Open access peer-reviewed chapter

Nanotechnology a Potential Tool to Mitigate Abiotic Stress in Crop Plants

By Aparajita Das and Bimal Das

Submitted: September 22nd 2018Reviewed: December 14th 2018Published: September 17th 2019

DOI: 10.5772/intechopen.83562

Downloaded: 853


The response of plants to abiotic stress is complex and involves changes in their morphology, physiology and metabolism. A number of strategies are being followed to enhance the tolerance of abiotic stress conditions, including the development of genetically-engineered varieties containing various gene constructs believed to enhance the performance under stress conditions. Nanotechnology is a versatile field and has found application in almost all the existing fields of science. The application of nanoparticles increased germination and seedling growth, physiological activities including photosynthesis and nitrogen metabolism, leaf activities of CAT, POX and APX, chlorophyll contents, protein, carbohydrate contents and yield, and also positive changes in gene expression indicating their potential use in crop improvement. Nanoparticles enhances the water stress tolerance via enhancing root hydraulic conductance and water uptake in plants and showing differential abundance of proteins involved in oxidation-reduction, ROS detoxification, stress signaling, and hormonal pathways. The mobility of the nanoparticles is very high, which leads to rapid transport of the nutrient to all parts of the plant. In particular, the most actual is to find ways to increase the adaptation potential of cultivated plants with the use of nanopreparations in stressful conditions.


  • nanoparticles
  • abiotic stress
  • drought
  • salinity
  • ROS
  • crop plants

1. Introduction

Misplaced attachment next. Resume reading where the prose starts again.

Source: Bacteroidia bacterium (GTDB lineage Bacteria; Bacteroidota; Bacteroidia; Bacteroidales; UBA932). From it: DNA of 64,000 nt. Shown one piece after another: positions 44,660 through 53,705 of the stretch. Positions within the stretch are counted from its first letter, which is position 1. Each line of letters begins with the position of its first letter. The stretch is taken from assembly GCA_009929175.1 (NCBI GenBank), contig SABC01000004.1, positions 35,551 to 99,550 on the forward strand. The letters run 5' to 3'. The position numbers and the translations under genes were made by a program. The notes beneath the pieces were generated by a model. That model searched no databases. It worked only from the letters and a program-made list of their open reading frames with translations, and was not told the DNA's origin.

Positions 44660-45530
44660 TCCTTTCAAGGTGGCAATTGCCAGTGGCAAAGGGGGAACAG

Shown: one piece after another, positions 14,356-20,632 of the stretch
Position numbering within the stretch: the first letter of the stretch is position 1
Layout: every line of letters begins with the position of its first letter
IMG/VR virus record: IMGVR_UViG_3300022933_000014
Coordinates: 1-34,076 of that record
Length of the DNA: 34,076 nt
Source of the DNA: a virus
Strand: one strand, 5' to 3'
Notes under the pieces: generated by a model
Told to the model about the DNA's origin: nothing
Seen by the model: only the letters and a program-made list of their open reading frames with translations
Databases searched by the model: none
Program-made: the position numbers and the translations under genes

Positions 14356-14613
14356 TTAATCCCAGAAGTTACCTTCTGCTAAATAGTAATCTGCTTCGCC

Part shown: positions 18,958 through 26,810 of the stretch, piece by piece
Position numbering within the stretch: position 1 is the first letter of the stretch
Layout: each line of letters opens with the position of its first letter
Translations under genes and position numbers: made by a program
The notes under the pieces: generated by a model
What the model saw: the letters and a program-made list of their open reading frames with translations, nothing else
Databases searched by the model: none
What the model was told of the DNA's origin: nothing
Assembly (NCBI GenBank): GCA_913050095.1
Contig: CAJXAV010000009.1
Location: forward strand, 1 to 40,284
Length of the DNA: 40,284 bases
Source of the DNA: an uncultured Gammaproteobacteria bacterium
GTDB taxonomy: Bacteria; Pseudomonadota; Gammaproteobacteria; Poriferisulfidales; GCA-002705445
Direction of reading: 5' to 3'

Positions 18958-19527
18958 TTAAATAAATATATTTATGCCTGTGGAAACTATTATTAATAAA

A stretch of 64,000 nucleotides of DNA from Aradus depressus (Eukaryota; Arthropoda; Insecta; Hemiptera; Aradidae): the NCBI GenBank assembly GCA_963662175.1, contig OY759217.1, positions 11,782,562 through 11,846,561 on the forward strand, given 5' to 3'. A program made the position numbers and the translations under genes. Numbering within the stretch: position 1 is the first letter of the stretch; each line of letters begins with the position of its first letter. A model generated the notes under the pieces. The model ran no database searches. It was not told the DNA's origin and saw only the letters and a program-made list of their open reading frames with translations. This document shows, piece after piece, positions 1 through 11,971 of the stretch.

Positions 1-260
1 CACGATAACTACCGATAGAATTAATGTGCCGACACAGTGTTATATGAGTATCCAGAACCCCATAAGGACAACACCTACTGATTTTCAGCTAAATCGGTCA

World population is increasing day by day and by 2050 it is expected to reach 9.1 billion, but agricultural production is not rising at a parallel pace. Raising productivity is a challenge as the area under cultivation is likely to remain constant or even decrease due to increasing pressure on land for nonagricultural uses. While increased investments and technological breakthrough can improve availability, these may not necessarily translate into increased accessibility and absorption of food. With climate change on the trail, abiotic stresses are considered to be a major constraint for sustaining crop productivity. As per one of the estimates approximately 70% of yield reduction of crops is directly or indirectly influenced by abiotic stresses [1]. Abiotic stress leads to a series of morphological, physiological, biochemical and molecular changes that adversely affect plant growth and productivity. Drought, salinity and extreme temperatures are the most prevalent abiotic stresses, threatening the global food security. Development of stress tolerant plants can be a worthwhile strategy to win over the problem of decreasing global food production. Conventional breeding methods have met with limited success in improving the stress tolerance of crop plants involving inter-specific or inter-generic hybridization. The conventional breeding approaches are limited by the complexity of stress tolerance traits, as well as the low genetic variability of yield components under stress condition and lack of efficient selection criteria. It is important, therefore, to look for alternative strategies to develop stress tolerant crops. All traditional breeding methods including selection, hybridization, polyploidy and mutation have utilized for genetic improvement of crop plants. Albeit supplementary success in history of crop improvement in agricultural crops, their yield at present reached a plateau and there exists food insecurity and poverty in many developing countries. For this purpose exploration of novel strategies and their exploitation in complement to existing traditional and advanced breeding tools is the need of the hour. Now-a-days the global demand is to increase food production with limited available resources and minimum but efficient use of fertilizer and pesticides that can check pollution in the environment which ushered in new agricultural technologies to reshape modern agriculture. Among the latest technology, nanotechnology is most promising one in the era of agriculture and plant biotechnology [2]. The application of nanoparticles or nanodevices affect various developmental stages both positive and negative impact on plant growth. Nanotechnology comprises novel properties of nanomaterial that make easy for agricultural research in crop improvement program as well as alleviation to stresses [3]. Nanotechnology has been provisionally defined as relating to materials, systems and processes which operate at a scale of 100 nanometers (nm) or less. ‘Nano’ usually refers to a size scale between 1 and 100 nm. Nano materials are composed of components with very small size, and these components have impacts on the properties of materials at the macro level. Nanomaterials have a relatively larger surface area when compared to the same mass of material produced in a larger form. Nano particles can make materials more chemically reactive and affect their strength or electrical properties. The particles have high surface to volume ratio that increases their reactivity and possible biochemical activity [4].